About the Project
The cryopreservation and subsequent revival of mammalian cells are core operations associated with biopharmaceutical and advanced therapy medicinal products (ATMPs). Historically, cryopreservation has been focussed on small volumes of 1 mL in cryovials. However, the trend towards process intensification in vaccine and biopharmaceutical production and the advent of ATMPs is driving a need for robust, reliable cryopreservation and revival of larger volumes in cryobags.
Within the biologics and vaccine production space, there is a strong drive to intensify processes, shortening cycle times, increasing productivity and reducing costs. One tactic is to increase the volume of cell suspension cryogenically frozen during cell banking, resulting in a greater cell number being present on Day 0 of the drug substance process and hence, reducing the duration by a significant number of days. In the case of ATMPs, the product of interest is often the cell itself eg CAR-T therapies. The cell suspensions produced need to be cryogenically frozen in cryobags for shipment to the patient and subsequently thawed prior to administration. The volume varies with dosage but can be expected to range up to 500 mL.
There are significant challenges associated with maintaining the viability and functionality of cells during freezing and thawing: exposure to toxic cryopreservants eg DMSO, generation of ice crystals which can damage the cell, loss of viability due to oxygen and/or nutrient depletion during holds. Increasing the volume handled from 1 mL up to 500 mL magnifies the challenges as the time taken to freeze and thaw extends and the cell suspensions are exposed to gradients with respect to temperature and concentration. There is currently limited information available on mammalian cell cryopreservation and revivial at volumes above 1 mL.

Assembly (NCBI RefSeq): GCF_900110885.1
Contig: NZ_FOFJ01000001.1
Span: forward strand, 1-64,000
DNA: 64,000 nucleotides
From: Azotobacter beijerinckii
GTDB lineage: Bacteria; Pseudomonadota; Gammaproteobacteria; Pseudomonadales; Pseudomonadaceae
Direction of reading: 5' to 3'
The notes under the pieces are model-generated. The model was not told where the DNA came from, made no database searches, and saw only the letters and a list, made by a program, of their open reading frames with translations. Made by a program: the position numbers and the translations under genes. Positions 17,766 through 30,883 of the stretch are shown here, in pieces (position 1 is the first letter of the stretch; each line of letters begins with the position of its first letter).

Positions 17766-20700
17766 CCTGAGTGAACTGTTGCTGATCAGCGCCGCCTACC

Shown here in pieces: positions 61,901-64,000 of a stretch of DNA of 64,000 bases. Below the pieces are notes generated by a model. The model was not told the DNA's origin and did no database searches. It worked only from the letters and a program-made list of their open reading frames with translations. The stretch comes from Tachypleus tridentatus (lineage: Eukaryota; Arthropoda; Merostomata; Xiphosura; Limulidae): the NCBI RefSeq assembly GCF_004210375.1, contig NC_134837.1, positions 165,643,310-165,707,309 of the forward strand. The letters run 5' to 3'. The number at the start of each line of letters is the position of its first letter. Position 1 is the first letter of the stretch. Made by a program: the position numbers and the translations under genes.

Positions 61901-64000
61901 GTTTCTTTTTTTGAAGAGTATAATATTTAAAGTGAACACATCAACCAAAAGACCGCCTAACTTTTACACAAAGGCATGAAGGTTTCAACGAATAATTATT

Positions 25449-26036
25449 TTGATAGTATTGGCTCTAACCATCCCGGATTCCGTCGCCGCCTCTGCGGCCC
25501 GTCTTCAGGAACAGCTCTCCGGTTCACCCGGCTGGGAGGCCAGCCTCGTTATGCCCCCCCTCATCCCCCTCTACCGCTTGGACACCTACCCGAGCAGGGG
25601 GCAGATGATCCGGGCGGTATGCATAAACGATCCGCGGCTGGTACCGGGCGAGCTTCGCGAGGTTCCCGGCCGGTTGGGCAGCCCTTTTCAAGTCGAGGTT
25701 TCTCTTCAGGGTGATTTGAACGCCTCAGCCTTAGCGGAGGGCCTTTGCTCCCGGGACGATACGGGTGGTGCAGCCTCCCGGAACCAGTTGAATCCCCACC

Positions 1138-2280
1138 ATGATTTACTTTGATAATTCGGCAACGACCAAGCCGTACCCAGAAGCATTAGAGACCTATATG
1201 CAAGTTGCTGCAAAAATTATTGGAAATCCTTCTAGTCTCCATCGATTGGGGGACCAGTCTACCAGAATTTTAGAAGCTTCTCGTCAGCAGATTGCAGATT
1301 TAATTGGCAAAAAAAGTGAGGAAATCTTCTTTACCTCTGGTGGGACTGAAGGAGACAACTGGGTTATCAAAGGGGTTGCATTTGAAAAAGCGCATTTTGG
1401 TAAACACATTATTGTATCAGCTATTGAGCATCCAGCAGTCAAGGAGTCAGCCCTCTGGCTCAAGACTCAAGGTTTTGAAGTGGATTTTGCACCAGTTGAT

The aim of this project is to take a blended modelling and experimental approach to investigate the effect of freezing and thawing conditions on larger volumes of cell suspensions in cryobags with a view to maximizing cell quality.
- Hold (or soon to hold) a primary degree in Chemical / Biochemical / Bioprocess Engineering
- Motivated, curious and enthusiastic with an excellent academic record
- Ability to work independently and part of a team
- Demonstrated experience in process modelling / simulation using one or more of the following: MATLAB, gProms, Dynochem, Aspen, or similar
- Applications are welcome from qualified applicants of any nationality
To apply, please go to https://forms.gle/pmxk7vpCAq9n5TmJ7
Shortlisted candidates will be contacted by June 2021.
Start date is from September 2021 (flexible as required).
The PhD student will be paid a stipend and have all tuition fees paid.
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